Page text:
Danuser also speculated about what happened to Durotan after his death. It seems that Durotan could end his life better than Draka. The uncertainty as to whether or not her baby survived the robbery unsettled Draka so much that she wanted to prove herself again in the afterlife. For this reason the judge sent the orcin to Maldraxxus. Durotan's soul, on the other hand, wandered directly into the eternal hunting grounds after death. This is what Steve says of Durotan's fate himself:

"You know, like Durotan: If everything went great for him, he's probably in this endless hunting ground where he has his wolves around him and he can just go out there, he doesn't have to worry about any dark forces wrecking his world . He can just enjoy that forever … And you know what, maybe Draka can someday fulfill her obligations and join him there. Who knows? We'll see … "

The developer does not rule out that Draka will one day follow Durotan into the eternal hunting grounds. However, that assumes that she fulfills her tasks in Maldraxxus. Danuser also reveals that there will be a reunion between Draka and Thrall at a later point in Shadowlands. That's great news!

Question: Many players are waiting for Draka and Thrall to meet. How important will this event be, and how will this reunion be emotionally for both of them?

"I don't think a reunion like that could be emotionally easy on either part.

We saw Thrall go to this alternate Draenor and we got to see him interact with versions of his parents, but they weren't the same people. He got to pick up on a lot of their qualities and things like that. But there was probably still something within him where he knew that these weren't actually the people who bore him, who lost the chance to raise him and so forth.

But this Draka that is in Shadowlands IS that person as we saw in the Maldraxxus Afterlives short. She was the one who gave her life trying to defend that little baby. And again, if we think of threads of fate bonding characters together, those kinds of threads transcend mortal life, then there is definitely a thread between Thrall and Draka that needs to be resolved there. And that is definitely something that we plan for in the subsequent chapters of the Shadowlands. Right now, when you play through the storyline, obviously Thrall has been taken captive, he is in a bad place; we've got to resolve that. Draka has a lot going on in the Shadowlands that she needs to immediately resolve in terms of what's going on Maldraxxus. But there will definitely come a point where these paths are drawn back together, where they intersect. And I think that intersection will be a highly emotional moment for both of those characters and for the players who witness it. So that's definitely a story that we are looking forward to telling. "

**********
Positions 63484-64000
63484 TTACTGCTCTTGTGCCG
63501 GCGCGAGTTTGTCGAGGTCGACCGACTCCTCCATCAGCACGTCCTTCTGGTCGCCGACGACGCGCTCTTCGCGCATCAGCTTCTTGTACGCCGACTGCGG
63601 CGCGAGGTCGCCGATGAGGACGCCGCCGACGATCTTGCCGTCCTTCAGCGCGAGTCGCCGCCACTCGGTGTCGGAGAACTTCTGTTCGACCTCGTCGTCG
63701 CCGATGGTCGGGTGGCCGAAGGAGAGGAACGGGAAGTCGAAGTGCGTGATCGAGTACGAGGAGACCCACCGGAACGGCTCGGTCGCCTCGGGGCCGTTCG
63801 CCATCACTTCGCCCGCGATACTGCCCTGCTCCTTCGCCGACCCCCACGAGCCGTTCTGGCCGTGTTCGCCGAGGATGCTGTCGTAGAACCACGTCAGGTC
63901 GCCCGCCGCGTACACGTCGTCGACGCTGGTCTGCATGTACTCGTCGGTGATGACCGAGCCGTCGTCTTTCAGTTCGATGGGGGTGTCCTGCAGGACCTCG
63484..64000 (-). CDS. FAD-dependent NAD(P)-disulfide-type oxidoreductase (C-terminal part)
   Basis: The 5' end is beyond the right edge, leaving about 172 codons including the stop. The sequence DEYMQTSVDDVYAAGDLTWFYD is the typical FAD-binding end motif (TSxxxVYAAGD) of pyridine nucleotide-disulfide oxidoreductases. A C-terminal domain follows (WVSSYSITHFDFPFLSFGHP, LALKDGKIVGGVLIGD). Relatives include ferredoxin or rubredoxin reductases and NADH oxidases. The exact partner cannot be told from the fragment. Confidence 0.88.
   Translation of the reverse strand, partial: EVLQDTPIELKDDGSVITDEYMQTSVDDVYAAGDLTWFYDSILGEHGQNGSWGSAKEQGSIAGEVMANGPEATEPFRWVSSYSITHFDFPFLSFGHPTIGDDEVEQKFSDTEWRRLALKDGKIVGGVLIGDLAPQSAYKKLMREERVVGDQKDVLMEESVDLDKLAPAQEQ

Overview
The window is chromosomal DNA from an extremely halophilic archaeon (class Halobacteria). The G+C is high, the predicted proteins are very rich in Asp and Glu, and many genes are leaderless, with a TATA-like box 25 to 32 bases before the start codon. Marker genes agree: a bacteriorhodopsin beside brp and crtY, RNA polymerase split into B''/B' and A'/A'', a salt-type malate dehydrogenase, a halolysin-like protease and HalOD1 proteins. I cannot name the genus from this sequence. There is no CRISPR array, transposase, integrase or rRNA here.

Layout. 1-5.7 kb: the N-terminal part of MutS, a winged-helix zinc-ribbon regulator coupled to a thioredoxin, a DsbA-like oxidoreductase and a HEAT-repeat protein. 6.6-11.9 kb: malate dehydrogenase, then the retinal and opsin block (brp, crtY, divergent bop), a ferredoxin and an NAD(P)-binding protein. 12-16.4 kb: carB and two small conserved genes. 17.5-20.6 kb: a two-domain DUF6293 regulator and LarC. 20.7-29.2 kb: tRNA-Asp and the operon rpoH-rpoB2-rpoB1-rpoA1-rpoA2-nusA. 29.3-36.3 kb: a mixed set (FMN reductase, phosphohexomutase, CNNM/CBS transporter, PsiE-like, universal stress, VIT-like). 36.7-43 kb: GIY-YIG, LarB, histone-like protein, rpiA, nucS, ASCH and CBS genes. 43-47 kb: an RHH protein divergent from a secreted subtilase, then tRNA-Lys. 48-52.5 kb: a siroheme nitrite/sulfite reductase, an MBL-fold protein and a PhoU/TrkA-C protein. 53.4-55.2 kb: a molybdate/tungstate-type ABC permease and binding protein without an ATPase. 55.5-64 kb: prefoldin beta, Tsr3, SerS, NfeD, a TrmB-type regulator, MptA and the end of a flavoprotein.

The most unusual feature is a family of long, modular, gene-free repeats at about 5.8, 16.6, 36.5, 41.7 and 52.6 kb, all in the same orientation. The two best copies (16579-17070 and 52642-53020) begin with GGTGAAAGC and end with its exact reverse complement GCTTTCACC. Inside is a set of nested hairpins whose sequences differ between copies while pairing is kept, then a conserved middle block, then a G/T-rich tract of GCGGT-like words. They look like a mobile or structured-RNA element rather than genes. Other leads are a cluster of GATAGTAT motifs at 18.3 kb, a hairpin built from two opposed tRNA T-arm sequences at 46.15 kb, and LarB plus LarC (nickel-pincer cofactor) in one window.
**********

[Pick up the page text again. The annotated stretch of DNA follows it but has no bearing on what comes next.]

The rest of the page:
WoW: The second afterlife short film – Maldraxxus

So a lot of emotional moments await us in WoW Shadowlands. Perhaps Draka's encounter with Thrall is the said point in her story that gives her soul eternal peace so that she can later join Durotan. Can you remember the dramatic separation of mother and son from afterlife: Maldraxxus? In agony, Draka couldn't touch her young son one last time. His fate was uncertain for her. Imagine if Thrall could take this burden off his mother and tell her that her sacrifice was not in vain and that he could grow up to be a great warrior and leader. Then Draka could possibly leave her old life behind for good.

What do you think? How could the story of Draka and Thrall end? How important are the Shadowlands in general? And what cosmic secret surrounds our heroes, who seemingly can easily walk between the worlds? Write us your theories!